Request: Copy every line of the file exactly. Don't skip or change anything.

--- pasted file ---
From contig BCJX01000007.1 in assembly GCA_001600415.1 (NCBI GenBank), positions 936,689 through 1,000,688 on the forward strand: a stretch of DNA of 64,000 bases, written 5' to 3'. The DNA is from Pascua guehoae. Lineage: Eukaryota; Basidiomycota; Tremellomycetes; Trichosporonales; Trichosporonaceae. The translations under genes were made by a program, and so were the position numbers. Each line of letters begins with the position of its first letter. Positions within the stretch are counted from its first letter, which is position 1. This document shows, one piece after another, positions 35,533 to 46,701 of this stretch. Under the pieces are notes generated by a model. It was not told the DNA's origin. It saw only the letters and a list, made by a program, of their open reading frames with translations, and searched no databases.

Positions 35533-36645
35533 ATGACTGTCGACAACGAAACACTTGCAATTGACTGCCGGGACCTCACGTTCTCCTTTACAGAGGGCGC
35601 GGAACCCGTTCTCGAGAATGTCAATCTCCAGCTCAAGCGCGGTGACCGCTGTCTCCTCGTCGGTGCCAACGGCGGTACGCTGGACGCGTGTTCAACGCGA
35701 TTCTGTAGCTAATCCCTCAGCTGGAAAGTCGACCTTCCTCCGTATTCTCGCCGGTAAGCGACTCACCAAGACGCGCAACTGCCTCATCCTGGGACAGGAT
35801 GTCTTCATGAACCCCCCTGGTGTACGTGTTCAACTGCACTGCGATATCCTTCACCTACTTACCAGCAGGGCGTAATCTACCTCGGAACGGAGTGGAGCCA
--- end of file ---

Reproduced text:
From contig BCJX01000007.1 in assembly GCA_001600415.1 (NCBI GenBank), positions 936,689 through 1,000,688 on the forward strand: a stretch of DNA of 64,000 bases, written 5' to 3'. The DNA is from Pascua guehoae. Lineage: Eukaryota; Basidiomycota; Tremellomycetes; Trichosporonales; Trichosporonaceae. The translations under genes were made by a program, and so were the position numbers. Each line of letters begins with the position of its first letter. Positions within the stretch are counted from its first letter, which is position 1. This document shows, one piece after another, positions 35,533 to 46,701 of this stretch. Under the pieces are notes generated by a model. It was not told the DNA's origin. It saw only the letters and a list, made by a program, of their open reading frames with translations, and searched no databases.

Positions 35533-36645
35533 ATGACTGTCGACAACGAAACACTTGCAATTGACTGCCGGGACCTCACGTTCTCCTTTACAGAGGGCGC
35601 GGAACCCGTTCTCGAGAATGTCAATCTCCAGCTCAAGCGCGGTGACCGCTGTCTCCTCGTCGGTGCCAACGGCGGTACGCTGGACGCGTGTTCAACGCGA
35701 TTCTGTAGCTAATCCCTCAGCTGGAAAGTCGACCTTCCTCCGTATTCTCGCCGGTAAGCGACTCACCAAGACGCGCAACTGCCTCATCCTGGGACAGGAT
35801 GTCTTCATGAACCCCCCTGGTGTACGTGTTCAACTGCACTGCGATATCCTTCACCTACTTACCAGCAGGGCGTAATCTACCTCGGAACGGAGTGGAGCCA